Back home, Wong tries to reignite things with Chang. So he takes her to Singapore and tries to get her to dress and act exactly like the other girl. There are shades of Vertigo in these scenes, which are the best in the film. To playfully repeats the same camera set-ups and movements from the earlier sequence, but to comic effect as Chang plays the scenes all wrong, falls asleep out of boredom and Wong becomes increasingly frustrated. The role-play fails and Chang strikes up a flirtation with an older Chinese-American businessman (apparently named "Mr. Money"). Eventually Chang catches Wong with the other girl (she's come back to retrieve a smuggled ring she'd misplaced in Wong's bag which he'd then accidentally given to Chang as an apparent engagement ring, naturally) and leaves him for Mr. Money once they return to Hong Kong. A car chase ensues (with Wong getting sidetracked at a "couples only" hotel, where Chang catches him paying a prostitute so he can enter, as happens). Eventually Wong makes a big scene at the airport, which apparently fails to work and then it all ends happily.
It's that ending that's most relevant to To's later work, as the concept of the Grand Gesture will become a fundamental part of his romantic comedies. Needing You, in fact, follows much the same trajectory in its final third, with Andy Lau chasing after Sammi Cheng and trying to prove his love as she tries to leave Hong Kong with another, much richer, man (via boat this time rather than airplane, boats being both more cinematic and more final). Don't Go Breaking My Heart consists almost entirely of Grand Gestures, as Louis Koo and Daniel Wu compete for the love of Gao Yuanyuan with a series of increasingly elaborate creations, from Post-Its on office windows to massive skyscrapers. Most of the other romantic comedies feature them as well (the movie Koo makes in Romancing in Thin Air, the ghost's actions in My Left Eye Sees Ghosts, the final theft in Yesterday Once More). In To's films, the lover, almost always the man, has to prove himself worthy of the woman's affection. He has made some mistake that has kept them apart, and he must atone in as elaborate and as public a way as possible. In the later films, the heroine is unconventional, a prankster sort who doesn't fit in well with straight society. By making his grand gesture, the hero proves that he is willing to play the game with her, that he too cares little for the rules of social decorum.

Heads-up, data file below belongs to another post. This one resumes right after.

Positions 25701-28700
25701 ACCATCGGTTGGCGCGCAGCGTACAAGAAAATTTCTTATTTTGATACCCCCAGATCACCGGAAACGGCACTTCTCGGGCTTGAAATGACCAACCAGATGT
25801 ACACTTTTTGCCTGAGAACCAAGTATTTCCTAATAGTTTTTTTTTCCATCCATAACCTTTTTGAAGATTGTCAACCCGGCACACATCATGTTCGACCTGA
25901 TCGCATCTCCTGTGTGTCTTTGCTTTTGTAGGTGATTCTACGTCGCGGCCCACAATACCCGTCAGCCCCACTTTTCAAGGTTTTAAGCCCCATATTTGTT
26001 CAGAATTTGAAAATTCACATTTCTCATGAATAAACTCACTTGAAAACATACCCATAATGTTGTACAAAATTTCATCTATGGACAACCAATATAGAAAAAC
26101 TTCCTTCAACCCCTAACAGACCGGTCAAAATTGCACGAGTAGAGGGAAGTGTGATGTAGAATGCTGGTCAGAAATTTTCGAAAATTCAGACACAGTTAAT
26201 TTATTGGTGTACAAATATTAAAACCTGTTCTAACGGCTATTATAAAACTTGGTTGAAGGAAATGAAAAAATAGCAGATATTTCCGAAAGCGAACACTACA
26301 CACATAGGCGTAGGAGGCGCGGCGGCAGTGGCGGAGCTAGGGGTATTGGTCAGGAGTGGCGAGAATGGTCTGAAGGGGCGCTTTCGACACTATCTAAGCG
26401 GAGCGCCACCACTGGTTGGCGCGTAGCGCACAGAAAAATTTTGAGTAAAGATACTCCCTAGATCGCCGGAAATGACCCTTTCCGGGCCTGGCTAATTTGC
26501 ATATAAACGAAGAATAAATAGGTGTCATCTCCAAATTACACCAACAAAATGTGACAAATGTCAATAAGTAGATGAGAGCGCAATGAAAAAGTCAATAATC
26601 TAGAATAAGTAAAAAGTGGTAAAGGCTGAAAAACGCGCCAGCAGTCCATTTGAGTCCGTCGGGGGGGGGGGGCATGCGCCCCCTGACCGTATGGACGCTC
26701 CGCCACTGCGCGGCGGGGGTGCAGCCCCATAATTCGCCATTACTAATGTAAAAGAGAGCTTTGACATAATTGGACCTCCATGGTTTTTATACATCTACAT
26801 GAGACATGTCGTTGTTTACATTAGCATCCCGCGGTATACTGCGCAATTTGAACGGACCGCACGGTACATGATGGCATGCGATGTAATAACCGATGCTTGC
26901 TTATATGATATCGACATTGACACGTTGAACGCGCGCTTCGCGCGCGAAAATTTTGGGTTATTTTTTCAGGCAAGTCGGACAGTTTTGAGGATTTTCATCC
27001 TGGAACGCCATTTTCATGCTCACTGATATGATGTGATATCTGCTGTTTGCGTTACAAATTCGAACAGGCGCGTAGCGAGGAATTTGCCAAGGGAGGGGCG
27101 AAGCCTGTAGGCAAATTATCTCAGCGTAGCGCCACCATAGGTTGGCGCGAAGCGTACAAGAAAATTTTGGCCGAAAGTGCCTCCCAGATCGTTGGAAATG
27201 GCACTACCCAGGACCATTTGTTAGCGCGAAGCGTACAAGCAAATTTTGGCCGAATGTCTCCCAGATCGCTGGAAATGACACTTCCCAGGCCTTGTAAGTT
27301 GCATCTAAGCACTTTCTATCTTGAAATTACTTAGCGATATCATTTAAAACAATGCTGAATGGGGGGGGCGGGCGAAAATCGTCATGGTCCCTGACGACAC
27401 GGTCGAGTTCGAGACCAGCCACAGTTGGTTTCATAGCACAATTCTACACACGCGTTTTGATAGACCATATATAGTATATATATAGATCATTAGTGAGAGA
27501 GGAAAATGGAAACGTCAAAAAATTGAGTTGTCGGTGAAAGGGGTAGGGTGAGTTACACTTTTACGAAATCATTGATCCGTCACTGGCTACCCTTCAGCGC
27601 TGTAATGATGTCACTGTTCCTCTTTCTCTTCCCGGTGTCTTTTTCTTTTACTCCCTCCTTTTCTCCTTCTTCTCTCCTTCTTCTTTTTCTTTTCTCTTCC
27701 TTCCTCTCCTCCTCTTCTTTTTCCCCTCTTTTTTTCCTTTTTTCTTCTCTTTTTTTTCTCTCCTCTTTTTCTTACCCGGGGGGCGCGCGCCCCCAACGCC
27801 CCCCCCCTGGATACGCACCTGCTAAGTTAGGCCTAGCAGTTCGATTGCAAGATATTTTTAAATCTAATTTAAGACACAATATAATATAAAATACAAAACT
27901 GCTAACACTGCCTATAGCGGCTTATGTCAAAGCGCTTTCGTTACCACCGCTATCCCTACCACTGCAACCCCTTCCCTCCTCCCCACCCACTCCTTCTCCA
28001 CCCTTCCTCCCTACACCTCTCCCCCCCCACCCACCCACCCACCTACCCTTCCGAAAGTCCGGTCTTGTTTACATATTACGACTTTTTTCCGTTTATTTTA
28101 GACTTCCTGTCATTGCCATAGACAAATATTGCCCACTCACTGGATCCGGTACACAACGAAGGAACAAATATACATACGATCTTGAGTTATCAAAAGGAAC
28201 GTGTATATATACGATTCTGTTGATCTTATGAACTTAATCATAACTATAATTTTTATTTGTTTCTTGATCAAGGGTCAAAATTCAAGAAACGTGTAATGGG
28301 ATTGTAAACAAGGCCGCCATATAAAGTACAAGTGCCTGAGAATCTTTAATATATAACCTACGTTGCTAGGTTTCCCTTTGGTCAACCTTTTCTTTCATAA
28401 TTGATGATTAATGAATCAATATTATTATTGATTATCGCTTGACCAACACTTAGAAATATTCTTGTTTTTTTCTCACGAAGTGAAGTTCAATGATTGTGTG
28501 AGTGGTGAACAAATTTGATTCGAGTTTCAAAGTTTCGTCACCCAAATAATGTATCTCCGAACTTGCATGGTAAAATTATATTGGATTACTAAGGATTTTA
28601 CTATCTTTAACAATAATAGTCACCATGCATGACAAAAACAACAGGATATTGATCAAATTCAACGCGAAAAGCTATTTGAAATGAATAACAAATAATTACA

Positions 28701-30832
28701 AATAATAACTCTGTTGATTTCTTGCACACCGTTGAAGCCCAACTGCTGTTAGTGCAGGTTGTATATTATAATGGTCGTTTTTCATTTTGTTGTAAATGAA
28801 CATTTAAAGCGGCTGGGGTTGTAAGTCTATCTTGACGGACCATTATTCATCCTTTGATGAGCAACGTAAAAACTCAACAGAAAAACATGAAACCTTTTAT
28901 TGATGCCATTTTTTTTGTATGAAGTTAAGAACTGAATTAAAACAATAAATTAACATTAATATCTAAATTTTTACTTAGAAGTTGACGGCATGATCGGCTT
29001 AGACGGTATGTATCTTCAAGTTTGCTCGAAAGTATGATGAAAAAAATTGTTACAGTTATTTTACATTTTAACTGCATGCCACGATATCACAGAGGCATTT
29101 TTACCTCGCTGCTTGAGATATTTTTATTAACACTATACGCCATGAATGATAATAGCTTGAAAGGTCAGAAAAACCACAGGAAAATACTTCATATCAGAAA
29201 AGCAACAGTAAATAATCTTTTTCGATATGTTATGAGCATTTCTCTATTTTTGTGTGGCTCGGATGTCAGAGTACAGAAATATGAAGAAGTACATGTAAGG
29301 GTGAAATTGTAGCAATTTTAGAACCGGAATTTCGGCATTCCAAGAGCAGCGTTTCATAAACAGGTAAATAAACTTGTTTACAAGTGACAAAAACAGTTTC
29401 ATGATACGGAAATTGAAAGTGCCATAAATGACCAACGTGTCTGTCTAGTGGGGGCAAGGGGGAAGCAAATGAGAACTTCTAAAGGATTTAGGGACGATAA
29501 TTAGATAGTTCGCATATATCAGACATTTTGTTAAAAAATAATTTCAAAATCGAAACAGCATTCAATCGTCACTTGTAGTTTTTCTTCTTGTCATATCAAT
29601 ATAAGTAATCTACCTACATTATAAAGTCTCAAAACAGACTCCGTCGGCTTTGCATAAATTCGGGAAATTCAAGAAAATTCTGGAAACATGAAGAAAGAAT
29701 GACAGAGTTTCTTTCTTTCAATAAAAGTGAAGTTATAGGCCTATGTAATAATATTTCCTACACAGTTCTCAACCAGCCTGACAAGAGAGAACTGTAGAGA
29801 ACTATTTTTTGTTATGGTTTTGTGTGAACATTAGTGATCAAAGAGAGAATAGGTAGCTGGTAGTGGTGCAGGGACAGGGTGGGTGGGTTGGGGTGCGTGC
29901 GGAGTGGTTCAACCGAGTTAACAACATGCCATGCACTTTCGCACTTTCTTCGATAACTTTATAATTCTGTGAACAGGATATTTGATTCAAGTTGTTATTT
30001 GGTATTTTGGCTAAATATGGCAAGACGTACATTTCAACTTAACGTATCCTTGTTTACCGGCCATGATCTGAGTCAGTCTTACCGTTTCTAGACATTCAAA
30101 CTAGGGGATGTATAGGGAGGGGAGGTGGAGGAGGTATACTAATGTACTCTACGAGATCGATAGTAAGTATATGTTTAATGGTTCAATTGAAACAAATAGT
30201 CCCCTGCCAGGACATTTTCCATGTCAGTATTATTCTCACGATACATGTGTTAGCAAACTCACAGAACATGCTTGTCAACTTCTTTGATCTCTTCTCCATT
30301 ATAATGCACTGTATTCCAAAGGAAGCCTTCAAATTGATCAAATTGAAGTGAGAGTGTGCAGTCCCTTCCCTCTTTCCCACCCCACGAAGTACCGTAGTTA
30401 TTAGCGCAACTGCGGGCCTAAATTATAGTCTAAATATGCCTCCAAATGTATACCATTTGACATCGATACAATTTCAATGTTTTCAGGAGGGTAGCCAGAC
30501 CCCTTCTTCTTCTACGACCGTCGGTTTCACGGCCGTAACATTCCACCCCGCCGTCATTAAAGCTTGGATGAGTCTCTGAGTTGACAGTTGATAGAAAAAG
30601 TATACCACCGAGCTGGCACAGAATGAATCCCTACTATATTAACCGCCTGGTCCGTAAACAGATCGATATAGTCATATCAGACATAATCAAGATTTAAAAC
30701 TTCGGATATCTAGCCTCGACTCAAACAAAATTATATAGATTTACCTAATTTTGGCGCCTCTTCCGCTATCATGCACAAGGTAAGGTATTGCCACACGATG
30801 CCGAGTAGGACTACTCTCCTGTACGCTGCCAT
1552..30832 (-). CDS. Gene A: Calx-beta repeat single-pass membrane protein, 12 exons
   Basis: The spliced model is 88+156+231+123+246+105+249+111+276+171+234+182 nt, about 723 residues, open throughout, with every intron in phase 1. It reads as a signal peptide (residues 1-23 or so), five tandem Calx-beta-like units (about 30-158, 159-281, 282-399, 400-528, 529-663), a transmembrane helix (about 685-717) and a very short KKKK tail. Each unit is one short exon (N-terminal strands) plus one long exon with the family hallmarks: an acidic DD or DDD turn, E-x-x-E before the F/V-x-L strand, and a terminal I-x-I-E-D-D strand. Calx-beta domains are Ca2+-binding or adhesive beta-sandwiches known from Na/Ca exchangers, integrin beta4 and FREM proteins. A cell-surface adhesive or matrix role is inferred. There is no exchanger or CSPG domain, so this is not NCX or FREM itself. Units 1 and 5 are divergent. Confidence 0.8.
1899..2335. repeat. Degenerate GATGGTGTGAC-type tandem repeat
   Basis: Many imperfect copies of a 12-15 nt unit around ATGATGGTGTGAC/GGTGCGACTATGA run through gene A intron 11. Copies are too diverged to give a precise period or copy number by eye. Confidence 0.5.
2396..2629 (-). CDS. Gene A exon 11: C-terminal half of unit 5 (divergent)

The romantic comedies are told from the perspective of the woman, or at least it's her with whom we most identify. But that's not the case with Seven Years Itch. But for a few scenes of Sylvia Chang in cooking class (where she hears gossip from her married friends), almost every scene is built around Raymond Wong's character, and he's not a particularly likable one. Despite a few attempts at critiquing the kind of patriarchal ethos that attempts to justify infidelity (articulated by Tsang and Wong's male co-workers), the script wants us to root for him, to see his lying and conniving lustfulness as quaint and charming, or at best benignly ridiculous. To gives us a montage of lady parts, close-ups of breasts and legs and asses walking the streets of Hong Kong as they're ogled by men at every turn (including a recreation of the famous Marilyn Monroe subway grate upskirt-shot from Wilder's film, one that lingers for quite awhile on the unfortunate woman's improbably complex lingerie) that is somewhat reminiscent of a similar scene in Orson Welles's F for Fake, but it doesn't seem like that's nearly enough to defuse the boorishness of every male character in the film (Gay Cousin excepted). At times it seems like Wong and To very much want us to dislike the main character (while Chang plays the most emotionally coherent and likable person in the film), but the generic demands of Cinema City-style goofy slapstick prevent them from going all the way with it. Given a darker turn, they might have produced a cogent critique of Wilder and Axelrod's source material. Instead the film just gets lost in its ambivalence, while giving us a glimpse of better things to come.
Next Up: The Eighth Happiness
Sunday, December 01, 2013
Since the last rankings update, I launched a new review series on Johnnie To and Hong Kong Cinema that I'm calling Running Out of Karma because I couldn't come up with a snappier title. So far I've covered his debut film The Enigmatic Case, John Woo's A Better Tomorrow II, Tsui Hark's Peking Opera Blues, Ringo Lam's Prison on Fire as well as the Happy Ghost series, of which To directed the third installment. Those reviews and more can all be found in the Index.
I've also recorded some more podcasts, four episodes of The George Sanders Show (The Big Parade and The Red & The White; Bill & Ted's Excellent Adventure and Three Ages; Monsieur Verdoux and Bonfire of the Vanities; and Computer Chess and The Chess Players) and a new episode of They Shot Pictures on Claire Denis, focusing on Beau travail, L'intrus and 35 Shots of Rum.
These are the movies I've watched and rewatched over the last few weeks, and where they place on my year-by-year rankings.
Three Ages (Buster Keaton) - 3, 1923
Monsieur Verdoux (Charles Chaplin) - 4, 1947
The Red and The White (Miklós Jancsó) - 2, 1967
The Chess Players (Satyajit Ray) - 4, 1977
The Contract (Michael Hui) - 7, 1978
All the Wrong Clues (...For the Right Solution) (Tsui Hark) - 29, 1981
Aces Go Places (Eric Tsang) - 25, 1982
Aces Go Places II (Eric Tsang) - 15, 1983
The Happy Ghost (Clifton Ko) - 21, 1984
Happy Ghost II (Clifton Ko) - 35, 1985
Peking Opera Blues (Tsui Hark) - 4, 1986
Happy Ghost III (Johnnie To) - 23, 1986
Prison on Fire (Ringo Lam) - 25, 1987
A Better Tomorrow II (John Woo) - 35, 1987
Seven Years Itch (Johnnie To) - 40, 1987
The Eighth Happiness (Johnnie To) - 29, 1988
Bill & Ted's Excellent Adventure (Stephen Herek) - 16, 1989
The Bonfire of the Vanities (Brian DePalma) - 41, 1990
Only Yesterday (Isao Takahata) - 8, 1991
Whisper of the Heart (Yoshifumi Kondo) - 5, 1995
Computer Chess (Andrew Bujalski) - 7, 2013